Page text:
It is reminiscent of Osotua and Ndeiya where Otora and crew lure you with a good start. They take you through some cool climes with topography that is generally flat, then gently entice you up some altitudes. You start enjoying the views around you like the Ngong forest or those below you like Ndeiya, not knowing they are about to pull the rug from under your feet, leaving you at the mercy of some crazy descents down some rugged escarpment into rocky valleys below. Once you’ve descended to the valley of the shadow of the hills above, you are left running and you realize you have little or no company save for the scrubland, shrubbery and acacia around you. If lucky, your daydreaming is intercepted by the presence of some herd boy somewhere with his cattle. At some point you conclude that either you could be the only breathing soul in the whole area, or that you missed a turn somewhere. There is not even a clear trail save for big white dots of chalk on some grassland, tree barks and rocks. You know some loose rocks await you like bandits on some unforgiving climb somewhere unknown, for you must get out of the valley to the finish point, which is nestled somewhere up there. Sometimes many climbs await you: you think you are done climbing only to find some other hills chuckling at you.
As you continue with your trance punctuated by your pounding feet and pulsating heart, you meet with a character you vaguely recognize. The fog in your memory magically clears when the character extends to you some bottles of water. You realize it is Otora. You do not know whether to smile at him as you literally snatch the bottles of water from him, or give him a lecture or interrogate him on why he had to ensure the course of the run passed in such places, which in your view are not even habitable. You want to ask him whether he is not sure we have not crossed the boundary into Narok or some other county. You are also tempted to call him a few names but you restrain yourself after you remember the sermon from your pastor last Sunday, where you were taught the virtues of forbearance and being long-suffering as being some fruit of the Holy Spirit or something like that. In fact, you could do with a fruit at such a time but he has none, only water.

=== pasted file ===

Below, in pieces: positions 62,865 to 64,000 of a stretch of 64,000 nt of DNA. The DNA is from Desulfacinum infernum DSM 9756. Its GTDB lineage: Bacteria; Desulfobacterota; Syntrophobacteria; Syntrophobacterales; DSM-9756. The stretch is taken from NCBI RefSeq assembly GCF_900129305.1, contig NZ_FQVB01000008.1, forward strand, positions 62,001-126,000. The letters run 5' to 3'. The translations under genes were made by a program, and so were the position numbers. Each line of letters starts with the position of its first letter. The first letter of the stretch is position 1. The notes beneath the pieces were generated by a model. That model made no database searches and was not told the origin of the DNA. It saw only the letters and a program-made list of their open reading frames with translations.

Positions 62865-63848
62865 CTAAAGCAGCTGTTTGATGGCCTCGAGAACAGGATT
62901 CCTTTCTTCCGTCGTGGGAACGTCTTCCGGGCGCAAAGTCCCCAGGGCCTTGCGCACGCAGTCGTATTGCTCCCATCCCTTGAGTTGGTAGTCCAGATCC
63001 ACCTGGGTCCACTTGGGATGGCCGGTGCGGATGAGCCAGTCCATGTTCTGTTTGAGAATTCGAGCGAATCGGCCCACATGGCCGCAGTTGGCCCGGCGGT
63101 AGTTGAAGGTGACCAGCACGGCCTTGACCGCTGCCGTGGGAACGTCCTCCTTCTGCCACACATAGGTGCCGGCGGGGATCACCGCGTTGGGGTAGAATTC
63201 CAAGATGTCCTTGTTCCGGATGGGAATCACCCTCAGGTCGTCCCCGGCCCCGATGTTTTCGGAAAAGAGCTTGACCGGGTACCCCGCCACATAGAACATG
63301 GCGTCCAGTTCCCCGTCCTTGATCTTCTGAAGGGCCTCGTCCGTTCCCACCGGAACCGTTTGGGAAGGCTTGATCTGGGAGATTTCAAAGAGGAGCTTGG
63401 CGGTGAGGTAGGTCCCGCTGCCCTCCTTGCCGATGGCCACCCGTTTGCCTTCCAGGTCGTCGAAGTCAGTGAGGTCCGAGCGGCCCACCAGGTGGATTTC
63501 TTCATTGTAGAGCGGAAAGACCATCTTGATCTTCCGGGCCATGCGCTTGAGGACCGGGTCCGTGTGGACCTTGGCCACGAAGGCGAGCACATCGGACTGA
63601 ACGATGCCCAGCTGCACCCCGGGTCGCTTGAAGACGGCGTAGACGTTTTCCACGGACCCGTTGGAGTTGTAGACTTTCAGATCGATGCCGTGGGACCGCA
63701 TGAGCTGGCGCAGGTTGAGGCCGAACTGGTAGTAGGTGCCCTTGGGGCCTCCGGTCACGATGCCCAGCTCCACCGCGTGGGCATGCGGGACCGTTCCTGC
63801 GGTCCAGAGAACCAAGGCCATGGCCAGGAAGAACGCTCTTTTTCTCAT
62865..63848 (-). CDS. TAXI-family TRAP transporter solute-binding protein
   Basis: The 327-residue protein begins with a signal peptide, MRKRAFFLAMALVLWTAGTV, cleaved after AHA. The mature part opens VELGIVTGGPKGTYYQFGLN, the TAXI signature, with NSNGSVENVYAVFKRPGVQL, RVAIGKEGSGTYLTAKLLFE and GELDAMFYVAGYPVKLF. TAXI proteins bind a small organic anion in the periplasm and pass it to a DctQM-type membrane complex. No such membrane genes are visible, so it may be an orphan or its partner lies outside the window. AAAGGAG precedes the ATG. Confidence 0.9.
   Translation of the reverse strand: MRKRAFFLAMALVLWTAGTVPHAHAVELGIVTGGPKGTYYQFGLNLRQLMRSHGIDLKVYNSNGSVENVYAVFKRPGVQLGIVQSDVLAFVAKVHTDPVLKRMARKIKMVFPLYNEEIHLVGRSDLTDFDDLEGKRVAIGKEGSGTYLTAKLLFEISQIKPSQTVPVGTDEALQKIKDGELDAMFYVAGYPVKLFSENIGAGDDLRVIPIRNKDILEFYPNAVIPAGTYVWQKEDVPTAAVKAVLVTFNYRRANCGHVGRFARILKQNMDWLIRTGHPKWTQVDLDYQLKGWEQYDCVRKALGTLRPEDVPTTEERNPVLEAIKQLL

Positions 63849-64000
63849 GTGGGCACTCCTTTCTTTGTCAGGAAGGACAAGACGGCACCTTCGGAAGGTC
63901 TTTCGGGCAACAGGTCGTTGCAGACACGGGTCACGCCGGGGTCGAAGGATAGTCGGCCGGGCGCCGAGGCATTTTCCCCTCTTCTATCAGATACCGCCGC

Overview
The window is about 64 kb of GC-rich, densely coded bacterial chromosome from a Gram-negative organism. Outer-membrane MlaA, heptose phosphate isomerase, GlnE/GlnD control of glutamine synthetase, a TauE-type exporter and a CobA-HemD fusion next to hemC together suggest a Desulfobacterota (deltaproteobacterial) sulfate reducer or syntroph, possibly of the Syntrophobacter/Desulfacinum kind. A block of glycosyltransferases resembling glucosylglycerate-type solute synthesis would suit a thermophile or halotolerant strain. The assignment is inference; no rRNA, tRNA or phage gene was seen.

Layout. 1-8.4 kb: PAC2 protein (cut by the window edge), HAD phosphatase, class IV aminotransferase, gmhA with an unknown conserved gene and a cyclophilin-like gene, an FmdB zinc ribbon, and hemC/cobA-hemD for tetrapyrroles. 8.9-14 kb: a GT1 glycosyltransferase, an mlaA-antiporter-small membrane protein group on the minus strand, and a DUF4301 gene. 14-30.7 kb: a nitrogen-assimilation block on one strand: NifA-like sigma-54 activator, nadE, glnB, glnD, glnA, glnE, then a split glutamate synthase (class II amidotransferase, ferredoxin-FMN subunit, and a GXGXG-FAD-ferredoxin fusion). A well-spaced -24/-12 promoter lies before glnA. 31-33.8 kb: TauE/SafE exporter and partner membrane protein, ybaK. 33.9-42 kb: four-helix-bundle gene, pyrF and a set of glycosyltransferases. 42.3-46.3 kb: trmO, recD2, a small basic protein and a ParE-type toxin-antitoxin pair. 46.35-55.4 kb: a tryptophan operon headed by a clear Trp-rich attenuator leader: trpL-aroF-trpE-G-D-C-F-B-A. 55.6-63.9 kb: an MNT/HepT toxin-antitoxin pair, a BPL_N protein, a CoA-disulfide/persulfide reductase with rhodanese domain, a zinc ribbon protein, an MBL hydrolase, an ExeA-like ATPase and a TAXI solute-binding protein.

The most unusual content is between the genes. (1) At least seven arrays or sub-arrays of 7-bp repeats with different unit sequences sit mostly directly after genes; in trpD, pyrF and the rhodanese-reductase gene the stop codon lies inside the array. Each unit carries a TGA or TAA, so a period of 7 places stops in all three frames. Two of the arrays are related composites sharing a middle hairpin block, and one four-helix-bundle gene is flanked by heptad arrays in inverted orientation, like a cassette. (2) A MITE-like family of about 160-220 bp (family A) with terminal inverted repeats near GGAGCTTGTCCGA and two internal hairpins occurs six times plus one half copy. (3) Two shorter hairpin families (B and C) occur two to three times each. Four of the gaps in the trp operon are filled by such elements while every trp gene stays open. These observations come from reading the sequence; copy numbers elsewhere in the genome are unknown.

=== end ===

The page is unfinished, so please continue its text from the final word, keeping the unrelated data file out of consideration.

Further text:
At some point, as you battle the hills, you forget about your hitherto consistent and beautiful paces of under 5 or under 6 which have been upended by the climbs and all you want is to finish.
You are lost in your thoughts doing a pace that is worse than a walk, resigned to the fact that even the distance you think you are doing may end up being a few kilometres more than you expected when the gate to the staging venue surprises you by appearing on you suddenly. Your eyes moisten and glisten with gladness as you suppress some tears. You want to hug the gate and hold onto it, lest someone moves it a few metres away.
You have arrived.
The Berra run was a good one.